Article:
Australia has reportedly followed New Zealand in banning a controversial American rapper from entering the country.
Odd Future leader Tyler, the Creator was banned from performing in New Zealand at a 2014 festival headlined by Eminem because of "a threat or risk to public order or the public interest".
Australia appears to have followed suit, with the rapper - who is due to perform several tour dates there in September - tweeting he was "now banned from Australia".
Coralie Alison, referenced in Tyler's tweet, is the Director of Operations at Collective Shout, a feminist group that has had run-ins with the rapper since 2013 when it asked for his visa to be revoked because his lyrics incite hatred against women.
In 2013 another member of Collective Shout, Talitha Stone, received a torrent of abuse from Tyler and his fans when she protested against the rapper at a signing event.
When Tyler announced he'd tour Australia in September Collective Shout wrote to the Minister for Immigration and Border Protection, Peter Dutton, asking that Tyler's visa be rejected.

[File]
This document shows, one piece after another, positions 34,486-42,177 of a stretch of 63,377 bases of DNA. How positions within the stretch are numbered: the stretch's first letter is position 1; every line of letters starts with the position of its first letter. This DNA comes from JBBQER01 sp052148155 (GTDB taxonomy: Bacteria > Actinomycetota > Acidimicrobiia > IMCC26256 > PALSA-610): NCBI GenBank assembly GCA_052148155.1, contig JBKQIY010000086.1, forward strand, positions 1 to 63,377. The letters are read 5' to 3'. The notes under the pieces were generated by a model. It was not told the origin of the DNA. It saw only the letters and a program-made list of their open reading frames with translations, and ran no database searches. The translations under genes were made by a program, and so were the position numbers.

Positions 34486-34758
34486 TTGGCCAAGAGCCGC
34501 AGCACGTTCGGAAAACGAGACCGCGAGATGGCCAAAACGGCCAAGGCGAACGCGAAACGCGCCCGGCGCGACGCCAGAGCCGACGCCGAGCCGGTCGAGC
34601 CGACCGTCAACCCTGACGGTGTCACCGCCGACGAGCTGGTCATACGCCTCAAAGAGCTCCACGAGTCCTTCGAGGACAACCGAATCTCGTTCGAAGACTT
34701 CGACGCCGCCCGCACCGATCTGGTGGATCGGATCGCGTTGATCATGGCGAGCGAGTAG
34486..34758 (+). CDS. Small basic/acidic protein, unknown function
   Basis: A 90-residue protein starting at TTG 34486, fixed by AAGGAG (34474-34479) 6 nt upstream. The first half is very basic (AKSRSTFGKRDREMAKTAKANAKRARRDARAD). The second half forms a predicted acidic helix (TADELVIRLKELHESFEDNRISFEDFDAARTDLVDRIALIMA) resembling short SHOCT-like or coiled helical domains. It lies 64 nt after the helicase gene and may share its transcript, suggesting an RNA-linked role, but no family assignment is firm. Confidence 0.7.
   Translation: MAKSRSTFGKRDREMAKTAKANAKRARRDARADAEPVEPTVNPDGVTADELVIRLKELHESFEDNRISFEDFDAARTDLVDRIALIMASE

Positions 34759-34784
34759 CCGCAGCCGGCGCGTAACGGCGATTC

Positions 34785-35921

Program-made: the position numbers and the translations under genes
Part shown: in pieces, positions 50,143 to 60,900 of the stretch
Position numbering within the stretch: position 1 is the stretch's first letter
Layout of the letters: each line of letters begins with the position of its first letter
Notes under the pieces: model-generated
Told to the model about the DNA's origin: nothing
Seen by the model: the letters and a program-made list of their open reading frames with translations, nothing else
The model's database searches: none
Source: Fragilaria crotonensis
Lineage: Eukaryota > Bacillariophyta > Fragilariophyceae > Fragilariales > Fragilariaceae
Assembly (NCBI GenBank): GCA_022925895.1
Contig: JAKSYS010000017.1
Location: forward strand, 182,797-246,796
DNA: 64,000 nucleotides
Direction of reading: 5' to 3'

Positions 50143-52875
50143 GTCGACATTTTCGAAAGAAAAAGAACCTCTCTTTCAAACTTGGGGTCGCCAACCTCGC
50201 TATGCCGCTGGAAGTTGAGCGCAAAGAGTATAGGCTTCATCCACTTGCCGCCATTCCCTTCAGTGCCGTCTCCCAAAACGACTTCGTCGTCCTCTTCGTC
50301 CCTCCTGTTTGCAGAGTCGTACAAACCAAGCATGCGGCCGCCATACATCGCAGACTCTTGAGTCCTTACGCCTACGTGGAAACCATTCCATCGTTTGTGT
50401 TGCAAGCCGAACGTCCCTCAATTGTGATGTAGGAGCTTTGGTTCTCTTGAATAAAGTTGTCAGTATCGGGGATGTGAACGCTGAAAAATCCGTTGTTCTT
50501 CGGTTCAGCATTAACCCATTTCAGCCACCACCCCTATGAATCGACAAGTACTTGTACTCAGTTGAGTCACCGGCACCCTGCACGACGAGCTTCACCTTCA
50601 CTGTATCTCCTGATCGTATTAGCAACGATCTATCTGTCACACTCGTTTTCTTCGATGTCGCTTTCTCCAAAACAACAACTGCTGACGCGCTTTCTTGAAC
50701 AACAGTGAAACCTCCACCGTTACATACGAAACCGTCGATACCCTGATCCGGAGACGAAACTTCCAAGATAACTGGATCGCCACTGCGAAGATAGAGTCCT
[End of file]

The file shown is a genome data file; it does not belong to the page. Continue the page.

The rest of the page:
AAP has contacted Collective Shout and the Minister for Immigration but has yet to hear back.
Tyler tweeted that he was listening to Smuckers in protest, a song that references his New Zealand ban.
On Smuckers, he raps: "I got banned from New Zealand / Whitey called me demon / And a terrorist / God dammit I couldn't believe it / Ban a kid from the country / I never fall, never timber ..."
Last year, the band's manager Christian Clancy expressed his dissatisfaction at the NZ immigration decision, saying it happened an hour before their flights were due to depart.
"Sorry New Zealand apparently this group of kids that have inspired the shit out of me for the last few years are a threat to society,'' Clancy said.
Immigration NZ confirmed in a statement that it refused to allow members of Odd Future to travel to New Zealand.
"The Immigration Act 2009 provides that entry permission may not be granted where there is reason to believe there is, or is likely to be, a threat or risk to public order or the public interest.
"Odd Future has been deemed to be a potential threat to public order and the public interest for several reasons, including incidents at past performances in which they have incited violence. In one instance, a police officer was hospitalised following a riot incited by Odd Future,'' the statement read.
The incident Immigration NZ appears to be referring to was at a Boston comic shop autograph signing session in 2011.
It was described in local news reports at the time as a '"near-riot'" with the injured officer treated and released from hospital for minor injuries after slipping and hurting his back.
- AAP with nzherald.co.nz